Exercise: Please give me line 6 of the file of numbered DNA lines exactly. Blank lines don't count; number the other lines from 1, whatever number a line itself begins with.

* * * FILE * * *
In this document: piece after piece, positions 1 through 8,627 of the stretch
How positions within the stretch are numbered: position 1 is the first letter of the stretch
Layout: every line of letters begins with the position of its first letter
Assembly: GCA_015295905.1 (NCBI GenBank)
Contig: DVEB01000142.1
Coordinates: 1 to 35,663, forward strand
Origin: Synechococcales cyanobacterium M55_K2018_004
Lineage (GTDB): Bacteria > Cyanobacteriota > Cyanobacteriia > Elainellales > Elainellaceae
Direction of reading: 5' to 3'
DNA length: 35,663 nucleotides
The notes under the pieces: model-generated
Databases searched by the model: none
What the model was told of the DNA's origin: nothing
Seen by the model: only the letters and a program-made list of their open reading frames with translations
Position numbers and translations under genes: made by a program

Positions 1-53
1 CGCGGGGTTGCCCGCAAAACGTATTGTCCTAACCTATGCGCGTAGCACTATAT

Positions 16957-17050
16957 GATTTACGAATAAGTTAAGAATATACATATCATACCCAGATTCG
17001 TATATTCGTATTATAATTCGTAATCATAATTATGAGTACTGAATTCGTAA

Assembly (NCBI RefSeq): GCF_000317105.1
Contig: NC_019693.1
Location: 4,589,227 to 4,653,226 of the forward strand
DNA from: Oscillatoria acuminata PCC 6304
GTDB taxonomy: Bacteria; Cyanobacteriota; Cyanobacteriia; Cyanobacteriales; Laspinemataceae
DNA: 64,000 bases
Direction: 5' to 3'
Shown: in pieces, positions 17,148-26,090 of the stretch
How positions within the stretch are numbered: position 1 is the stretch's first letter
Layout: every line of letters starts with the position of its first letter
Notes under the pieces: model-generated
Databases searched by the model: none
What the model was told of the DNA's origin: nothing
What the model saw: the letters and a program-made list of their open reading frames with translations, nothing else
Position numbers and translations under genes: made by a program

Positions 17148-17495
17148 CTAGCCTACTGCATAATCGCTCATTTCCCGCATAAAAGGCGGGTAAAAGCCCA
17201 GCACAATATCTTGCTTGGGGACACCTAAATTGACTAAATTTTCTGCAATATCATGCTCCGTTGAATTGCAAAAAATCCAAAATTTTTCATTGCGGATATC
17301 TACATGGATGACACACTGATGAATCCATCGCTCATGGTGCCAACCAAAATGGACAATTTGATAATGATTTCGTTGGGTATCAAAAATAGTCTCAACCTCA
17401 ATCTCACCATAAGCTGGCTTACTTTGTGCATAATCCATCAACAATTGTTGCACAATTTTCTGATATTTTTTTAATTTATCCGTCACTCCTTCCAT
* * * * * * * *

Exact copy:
Coordinates: 1 to 35,663, forward strand